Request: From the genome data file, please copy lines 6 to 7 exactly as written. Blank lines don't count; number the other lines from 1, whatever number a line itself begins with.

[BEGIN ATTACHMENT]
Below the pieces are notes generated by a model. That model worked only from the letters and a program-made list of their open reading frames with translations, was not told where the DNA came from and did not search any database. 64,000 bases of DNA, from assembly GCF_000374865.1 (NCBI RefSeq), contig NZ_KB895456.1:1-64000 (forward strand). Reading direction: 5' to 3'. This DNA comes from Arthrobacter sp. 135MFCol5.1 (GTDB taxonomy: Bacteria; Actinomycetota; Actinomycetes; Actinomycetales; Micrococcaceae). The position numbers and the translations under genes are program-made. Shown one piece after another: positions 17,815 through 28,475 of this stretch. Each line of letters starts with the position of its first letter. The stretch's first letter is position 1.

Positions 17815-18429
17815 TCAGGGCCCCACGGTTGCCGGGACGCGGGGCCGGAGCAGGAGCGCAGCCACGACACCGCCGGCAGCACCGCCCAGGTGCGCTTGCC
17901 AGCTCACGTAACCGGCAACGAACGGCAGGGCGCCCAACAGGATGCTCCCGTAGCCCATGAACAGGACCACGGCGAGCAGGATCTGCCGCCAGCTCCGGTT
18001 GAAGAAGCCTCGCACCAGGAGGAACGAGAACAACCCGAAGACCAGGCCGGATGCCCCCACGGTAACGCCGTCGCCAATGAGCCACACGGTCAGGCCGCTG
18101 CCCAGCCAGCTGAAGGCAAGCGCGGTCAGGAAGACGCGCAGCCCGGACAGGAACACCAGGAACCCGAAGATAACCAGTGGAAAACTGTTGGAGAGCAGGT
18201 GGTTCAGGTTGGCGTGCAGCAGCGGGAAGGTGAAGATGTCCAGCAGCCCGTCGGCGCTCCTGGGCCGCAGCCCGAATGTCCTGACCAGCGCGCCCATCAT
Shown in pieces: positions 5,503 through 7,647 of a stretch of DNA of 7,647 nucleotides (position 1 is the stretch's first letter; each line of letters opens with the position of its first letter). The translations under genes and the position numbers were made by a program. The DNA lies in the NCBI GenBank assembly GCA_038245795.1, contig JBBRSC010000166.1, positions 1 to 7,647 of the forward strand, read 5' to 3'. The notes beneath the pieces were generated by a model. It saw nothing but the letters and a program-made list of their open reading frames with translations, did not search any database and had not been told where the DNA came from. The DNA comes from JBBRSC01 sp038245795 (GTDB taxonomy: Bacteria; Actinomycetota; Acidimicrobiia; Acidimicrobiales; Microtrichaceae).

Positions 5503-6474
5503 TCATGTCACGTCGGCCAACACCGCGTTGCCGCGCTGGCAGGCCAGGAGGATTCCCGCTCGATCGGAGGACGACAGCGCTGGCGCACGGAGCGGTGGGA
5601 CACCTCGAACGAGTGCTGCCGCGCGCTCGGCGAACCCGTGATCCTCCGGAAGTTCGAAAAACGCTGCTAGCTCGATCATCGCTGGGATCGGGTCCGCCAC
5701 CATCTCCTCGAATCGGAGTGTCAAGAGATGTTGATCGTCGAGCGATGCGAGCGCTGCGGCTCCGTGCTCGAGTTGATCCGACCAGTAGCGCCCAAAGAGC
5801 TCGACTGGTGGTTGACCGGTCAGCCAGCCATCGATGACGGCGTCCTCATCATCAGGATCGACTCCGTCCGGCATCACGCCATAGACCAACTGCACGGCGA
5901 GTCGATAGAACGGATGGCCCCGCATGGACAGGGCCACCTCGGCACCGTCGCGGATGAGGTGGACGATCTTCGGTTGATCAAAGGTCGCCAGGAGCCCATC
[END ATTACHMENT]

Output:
18101 CCCAGCCAGCTGAAGGCAAGCGCGGTCAGGAAGACGCGCAGCCCGGACAGGAACACCAGGAACCCGAAGATAACCAGTGGAAAACTGTTGGAGAGCAGGT
18201 GGTTCAGGTTGGCGTGCAGCAGCGGGAAGGTGAAGATGTCCAGCAGCCCGTCGGCGCTCCTGGGCCGCAGCCCGAATGTCCTGACCAGCGCGCCCATCAT